Japanese Knife Care - Semi Stainless Knives - Stainless Clad


The core is made of semi-stainless steel which is MORE rust and tarnish resistant than carbon steel, but LESS rust and tarnish resistant than stainless steel. The most important knife care tip is to keep your knife dry and do not leave wet overnight.

  • Never put in the dishwasher. The harsh chemicals and hot temperature will ruin the quality of the blade and deteriorate the handle.
  • The knife is clad in stainless steel to protect against rust however the exposed carbon steel core (at the cutting edge) is susceptible to rust.
  • A grey/black patina may form on the edge. This is totally normal for carbon steel and aids in protecting against rust.
  • Do not leave wet on the bench or the knife may rust. Dry thoroughly after hand washing and do not store unless fully dry. Use a paper towel to dry the blade instead of a teatowel as kitchen cloths tend to leave the blade slightly damp. Store away from humidity.
  • Do not cut through bones, frozen foods, coconuts or extremely dense items like seeds, crackling, woody stalks.
  • Always cut with a smooth action and never twist the blade, sideways pressure will damage the blade.


  • Use Japanese waterstones to sharpen your knife, never on a hot grinder or belt sander. Find a reputable sharpener experienced in Japanese knives. Chef's Armoury offers a postal knife sharpening service.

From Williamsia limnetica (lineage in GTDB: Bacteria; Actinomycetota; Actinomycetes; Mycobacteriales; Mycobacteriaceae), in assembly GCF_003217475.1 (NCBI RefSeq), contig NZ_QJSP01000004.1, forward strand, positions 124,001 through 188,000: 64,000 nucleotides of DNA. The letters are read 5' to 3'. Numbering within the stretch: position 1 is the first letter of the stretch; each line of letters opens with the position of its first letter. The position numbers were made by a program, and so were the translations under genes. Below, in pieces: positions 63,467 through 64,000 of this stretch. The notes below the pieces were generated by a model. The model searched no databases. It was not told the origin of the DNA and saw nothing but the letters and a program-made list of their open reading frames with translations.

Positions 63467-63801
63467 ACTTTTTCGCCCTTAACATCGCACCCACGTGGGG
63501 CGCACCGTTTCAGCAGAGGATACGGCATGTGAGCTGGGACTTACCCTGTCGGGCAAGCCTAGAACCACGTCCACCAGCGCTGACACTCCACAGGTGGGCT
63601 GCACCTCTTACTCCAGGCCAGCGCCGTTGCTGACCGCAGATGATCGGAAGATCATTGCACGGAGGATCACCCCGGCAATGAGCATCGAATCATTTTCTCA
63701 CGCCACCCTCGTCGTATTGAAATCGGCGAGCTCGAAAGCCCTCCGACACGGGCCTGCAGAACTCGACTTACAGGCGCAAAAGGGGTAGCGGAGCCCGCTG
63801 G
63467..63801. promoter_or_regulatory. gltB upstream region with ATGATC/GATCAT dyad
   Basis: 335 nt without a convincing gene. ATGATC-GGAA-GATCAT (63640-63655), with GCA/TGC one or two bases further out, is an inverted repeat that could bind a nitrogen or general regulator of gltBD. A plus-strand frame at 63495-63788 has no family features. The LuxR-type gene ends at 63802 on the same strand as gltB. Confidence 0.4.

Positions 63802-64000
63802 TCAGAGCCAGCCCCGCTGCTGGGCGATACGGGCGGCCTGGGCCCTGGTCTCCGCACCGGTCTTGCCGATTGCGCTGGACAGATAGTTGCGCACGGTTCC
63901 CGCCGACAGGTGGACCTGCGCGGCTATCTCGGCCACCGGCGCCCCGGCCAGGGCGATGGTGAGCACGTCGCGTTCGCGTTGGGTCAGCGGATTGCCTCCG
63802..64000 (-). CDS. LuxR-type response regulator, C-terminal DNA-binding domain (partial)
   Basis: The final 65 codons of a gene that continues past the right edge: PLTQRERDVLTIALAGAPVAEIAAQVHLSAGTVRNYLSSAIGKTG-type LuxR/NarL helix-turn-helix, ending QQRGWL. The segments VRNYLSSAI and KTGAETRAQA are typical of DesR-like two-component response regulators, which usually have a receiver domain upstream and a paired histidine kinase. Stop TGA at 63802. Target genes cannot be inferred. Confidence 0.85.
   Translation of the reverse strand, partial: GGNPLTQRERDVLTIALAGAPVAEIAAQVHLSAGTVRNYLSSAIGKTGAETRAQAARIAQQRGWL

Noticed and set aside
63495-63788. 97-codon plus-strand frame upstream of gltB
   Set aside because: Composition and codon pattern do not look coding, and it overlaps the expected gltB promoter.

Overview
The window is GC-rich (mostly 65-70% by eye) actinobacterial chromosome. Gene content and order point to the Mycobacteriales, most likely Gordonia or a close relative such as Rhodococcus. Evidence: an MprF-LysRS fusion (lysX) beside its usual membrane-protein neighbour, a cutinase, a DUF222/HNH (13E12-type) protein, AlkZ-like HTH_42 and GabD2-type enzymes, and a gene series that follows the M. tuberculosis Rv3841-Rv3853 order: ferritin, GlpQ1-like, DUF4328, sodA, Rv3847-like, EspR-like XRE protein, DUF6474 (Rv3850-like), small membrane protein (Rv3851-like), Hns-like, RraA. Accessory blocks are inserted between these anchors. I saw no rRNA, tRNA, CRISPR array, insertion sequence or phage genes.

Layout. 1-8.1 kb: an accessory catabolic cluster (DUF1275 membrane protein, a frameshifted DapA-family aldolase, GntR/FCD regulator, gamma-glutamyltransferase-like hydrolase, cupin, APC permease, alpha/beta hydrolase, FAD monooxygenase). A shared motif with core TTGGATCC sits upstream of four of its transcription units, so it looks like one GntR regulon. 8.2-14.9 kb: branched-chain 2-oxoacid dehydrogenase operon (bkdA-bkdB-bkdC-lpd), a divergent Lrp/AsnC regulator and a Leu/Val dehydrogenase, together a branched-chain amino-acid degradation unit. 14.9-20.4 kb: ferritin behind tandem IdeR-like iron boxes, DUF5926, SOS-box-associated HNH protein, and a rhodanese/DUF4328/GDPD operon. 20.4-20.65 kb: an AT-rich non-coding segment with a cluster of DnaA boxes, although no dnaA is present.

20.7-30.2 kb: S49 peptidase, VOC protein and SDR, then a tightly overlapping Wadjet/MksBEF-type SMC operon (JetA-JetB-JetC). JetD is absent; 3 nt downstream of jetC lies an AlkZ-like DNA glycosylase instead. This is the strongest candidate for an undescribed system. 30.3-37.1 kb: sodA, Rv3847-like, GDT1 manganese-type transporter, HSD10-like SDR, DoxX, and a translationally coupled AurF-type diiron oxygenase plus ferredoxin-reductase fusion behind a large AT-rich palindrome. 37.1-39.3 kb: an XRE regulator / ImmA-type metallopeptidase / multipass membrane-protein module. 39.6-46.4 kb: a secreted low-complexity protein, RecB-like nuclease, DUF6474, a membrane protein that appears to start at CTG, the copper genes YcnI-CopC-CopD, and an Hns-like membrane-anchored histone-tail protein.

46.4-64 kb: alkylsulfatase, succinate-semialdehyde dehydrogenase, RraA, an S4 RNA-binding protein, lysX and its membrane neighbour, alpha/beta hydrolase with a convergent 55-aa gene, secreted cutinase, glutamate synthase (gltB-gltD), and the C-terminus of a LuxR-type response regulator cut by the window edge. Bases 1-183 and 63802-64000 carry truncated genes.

• A honing steel can be used lightly in between sharpening on stones. Do not use a diamond or rough steel – we recommend a fine ceramic steel.
  • DO NOT use a pull through sharpener of any description.
  • We highly recommend a protective layer of camellia oil on the exposed carbon steel edge after use. Apply after washing and drying.
  • Any rust should be removed immediately so it doesn't spread. Use rust cleaner for light rust or rust eraser or fine grit sandpaper for heavier rust.


  • Japanese knives are easier to chip than thicker European knives so think before you chop.
  • Don't cut directly on hard surfaces such as a benchtop; stainless steel sink; plate or chopping boards made from glass, ceramic, bamboo, corian and other hard substances. An endgrain chopping board or soft plastic chopping board is best.
  • Remember your knives do have limitations and are not indestructible. Do not use your knife as a screwdriver, can opener, jimmy, hammer, oyster opener or chisel. (You can buy all of these tools at your local hardware store for much less).
  • Store knives in the original box, a wooden sheath (saya) or on a knife magnet or knife block. Don't put a plastic or leather sheath on the blade as it will rust if any moisture is left on the knife.
  • Don't let your damp blade rest against dissimilar metals for a period of time as it may encourage Galvanic corrosion.


Further Reading...

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